The Therapeutics Initiative's objectives are unbiased review and dissemination of therapeutic evidence. Our recommendations are intended to apply to most patients; exceptional patients require exceptional approaches. We are committed to evaluate the effectiveness of our educational activities using the Pharmacare/PharmaNet databases without identifying individual physicians, pharmacies or patients. The Therapeutics Initiative is funded by the BC Ministry of Health through a 5-year grant to the University of BC. The Therapeutics Initiative provides evidence based advice about drug therapy, and is not responsible for formulating or adjudicating provincial drug policies. 

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Therapeutics Letter, issue 40, March / April 2001

Direct To Consumer Advertising:

Finasteride for male pattern hair loss 

Case: Mr. Jones (26 years old) comes in to see you about a cough he has had for 3-4 weeks. You’ve just finished listening to his chest and reassured him that it’s the aftermath of a viral infection. He asks you, "By the way, I’m wondering about this pill I saw advertised.  I think the name was Propecius. I’ve been noticing my hair seems to be thinning on top lately, and I’d like to try it."

Does this sound familiar?

Clinicians are increasingly feeling the impact of direct-to-consumer advertising of prescription drugs (DTCA). While advertising prescription drugs directly to consumers is not allowed in Canada, patients see newspaper reports, US ads, ads directed at health professionals, etc. In Canada, the average practicing physician can expect to get 10 specific drug requests per week, some of which would be for advertised drugs.  In the United States DTCA appears to increase sales (see insert below).

DTCA in the United States in 19991 (in US$)


  • Pharmaceutical companies spent $1.8 billion on DTCA, a 40% increase over 1998.

  • $1.1 billion was spent on television ads, a 70% increase over 1998.

  • 41% of DTCA spending was concentrated on ten products, among them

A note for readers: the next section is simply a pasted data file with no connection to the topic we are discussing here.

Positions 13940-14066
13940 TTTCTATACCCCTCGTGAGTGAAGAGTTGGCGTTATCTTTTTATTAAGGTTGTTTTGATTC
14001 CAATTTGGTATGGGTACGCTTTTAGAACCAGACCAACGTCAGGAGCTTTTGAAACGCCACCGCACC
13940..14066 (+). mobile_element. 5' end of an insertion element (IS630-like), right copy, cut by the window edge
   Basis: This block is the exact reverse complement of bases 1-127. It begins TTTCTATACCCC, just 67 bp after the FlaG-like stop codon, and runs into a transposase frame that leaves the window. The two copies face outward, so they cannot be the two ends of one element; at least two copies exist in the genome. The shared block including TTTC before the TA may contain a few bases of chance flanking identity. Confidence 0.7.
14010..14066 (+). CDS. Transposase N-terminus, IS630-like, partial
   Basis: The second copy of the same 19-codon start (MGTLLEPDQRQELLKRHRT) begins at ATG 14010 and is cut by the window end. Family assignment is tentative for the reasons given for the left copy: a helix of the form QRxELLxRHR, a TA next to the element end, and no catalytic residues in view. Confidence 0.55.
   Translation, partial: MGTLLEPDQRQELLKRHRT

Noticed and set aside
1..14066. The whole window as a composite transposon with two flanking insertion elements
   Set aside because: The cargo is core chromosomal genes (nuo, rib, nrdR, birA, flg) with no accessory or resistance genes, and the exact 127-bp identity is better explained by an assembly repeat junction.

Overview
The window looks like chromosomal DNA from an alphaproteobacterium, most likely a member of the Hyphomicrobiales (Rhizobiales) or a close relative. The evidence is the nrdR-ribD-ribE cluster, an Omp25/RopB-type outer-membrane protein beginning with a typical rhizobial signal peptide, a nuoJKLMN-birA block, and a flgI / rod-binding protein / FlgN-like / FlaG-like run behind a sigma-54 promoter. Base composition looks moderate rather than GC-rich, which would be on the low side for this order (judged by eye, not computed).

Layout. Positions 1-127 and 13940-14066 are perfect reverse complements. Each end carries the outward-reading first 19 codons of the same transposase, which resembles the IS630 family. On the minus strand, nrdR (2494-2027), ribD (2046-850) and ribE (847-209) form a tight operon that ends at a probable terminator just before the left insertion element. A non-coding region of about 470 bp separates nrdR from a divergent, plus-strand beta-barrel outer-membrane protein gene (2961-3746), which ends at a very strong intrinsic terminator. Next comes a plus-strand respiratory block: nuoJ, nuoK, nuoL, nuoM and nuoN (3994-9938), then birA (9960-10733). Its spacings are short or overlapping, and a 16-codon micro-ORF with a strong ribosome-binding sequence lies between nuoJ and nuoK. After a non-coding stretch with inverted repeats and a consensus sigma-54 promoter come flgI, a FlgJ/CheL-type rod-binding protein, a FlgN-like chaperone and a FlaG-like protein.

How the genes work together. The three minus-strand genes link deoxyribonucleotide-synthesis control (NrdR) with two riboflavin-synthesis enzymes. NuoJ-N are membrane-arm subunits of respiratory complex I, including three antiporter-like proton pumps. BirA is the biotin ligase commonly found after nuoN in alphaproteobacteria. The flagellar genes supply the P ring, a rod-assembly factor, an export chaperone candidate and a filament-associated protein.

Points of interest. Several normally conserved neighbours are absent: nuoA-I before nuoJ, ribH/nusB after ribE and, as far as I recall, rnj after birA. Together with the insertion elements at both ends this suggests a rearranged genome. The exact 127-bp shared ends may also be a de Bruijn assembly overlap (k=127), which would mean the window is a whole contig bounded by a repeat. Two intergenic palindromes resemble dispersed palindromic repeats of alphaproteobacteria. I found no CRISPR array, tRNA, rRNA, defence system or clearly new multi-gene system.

loratidine (Claritin®, $137 million), finasteride (Propecia®, $100 million)
    sildenafil (Viagra®, $94 million), omeprazole (Prilosec®, $80 million), and 
    orlistat (Xenical®, $76 million).


  • The 25 top-selling DTCA drugs accounted for 40.7%, or $7.2 billion, of the overall $17.7 billion (19%) increase in drug sales (retail) in 1999 over 1998.

  • Doctors wrote 34.2% more prescriptions in 1999 than in 1998 for the top 25 DTCA drugs. Doctors wrote only 5.1% more prescriptions for all other prescription drugs.

What should clinicians do in this situation?

Let's explore the issue using one of the products most advertised to consumers, a drug for male pattern hair loss, finasteride (Propecia®).

What questions should you answer before writing a prescription?

What happens to a company when the DTCA is deemed to be misleading?

Two ads for Propecia® in Time Magazine were found to be misleading by the Division of Drug Marketing, Advertising and Communications at the US FDA. These ads stated "One day science will create a pill for hair loss: That day is today." And "Starting today, you need not face the fear of more hair loss". In both cases the FDA found the ads claimed a broader benefit than had been demonstrated and advised the company to immediately discontinue the ads. No other action was taken.


* Abreviations used in text:

ABI=Absolute Benefit Increase
NNT=Number Needed to Treat to benefit one patient
ARI=Absolute Risk Increase
NNH=Number Needed to cause one Harmful event
CI=confidence Interval

This Therapeutics Letter contains an assessment and synthesis of published (and whenever possible peer-reviewed) publications up to March 2001. We attempt to maintain the accuracy of the information contained in the Therapeutics Letter by extensive literature searches and verification by both the authors and the editorial board. In addition this Therapeutics Letter was submitted for review to 55 experts and primary care physicians in order to correct any identified shortcomings or inaccuracies and to ensure that the information is concise and relevant to clinicians.


  1. Findlay S. Prescription Drugs and Mass Media Advertising. National Institute of Health Care Management Research Brief. Washington DC. Sept. 2000 []

  2. Propecia (Finasteride). In: Compendium of Pharmaceuticals and Specialties, 36th Edition, Canadian Pharmacists Association, 2001; pp: 1280-1.

  3. Wood AJJ, Price VH. Treatment of hair loss. N Engl J Med. 1999; 341:964-973.

  4. Price VH, Roberts JL, Hordinsky M, et al. Lack of efficacy of finasteride in postmenopausal women with androgenetic alopecia. J Am Acad Dermatol. 2000; 43:768-76.

  5. Kaufman KD, Olsen EA, Whiting D, et al. Finasteride in the treatment of men with androgenetic alopecia. Finasteride Male Pattern Hair Loss Study Group. J Am Acad Dermatol. 1998; 39:578-89.

  6. Roberts JL, Fiedler V, Imperato-McGinley J, et al. Clinical dose ranging studies with finasteride, a type 2 5alpha-reductase inhibitor, in men with male pattern hair loss. J Am Acad Dermatol. 1999;41:555-63.

  7. Leyden J, Dunlap F, Miller B, et al. Finasteride in the treatment of men with frontal male pattern hair loss. J Am Acad Dermatol. 1999; 40:930-7.

  8. Frankel S. Study of the Food and Drug Administration Files on Propecia. Dosages, Side Effects, and Recommendations. Arch Dermatol. 1999; 135:257-8.

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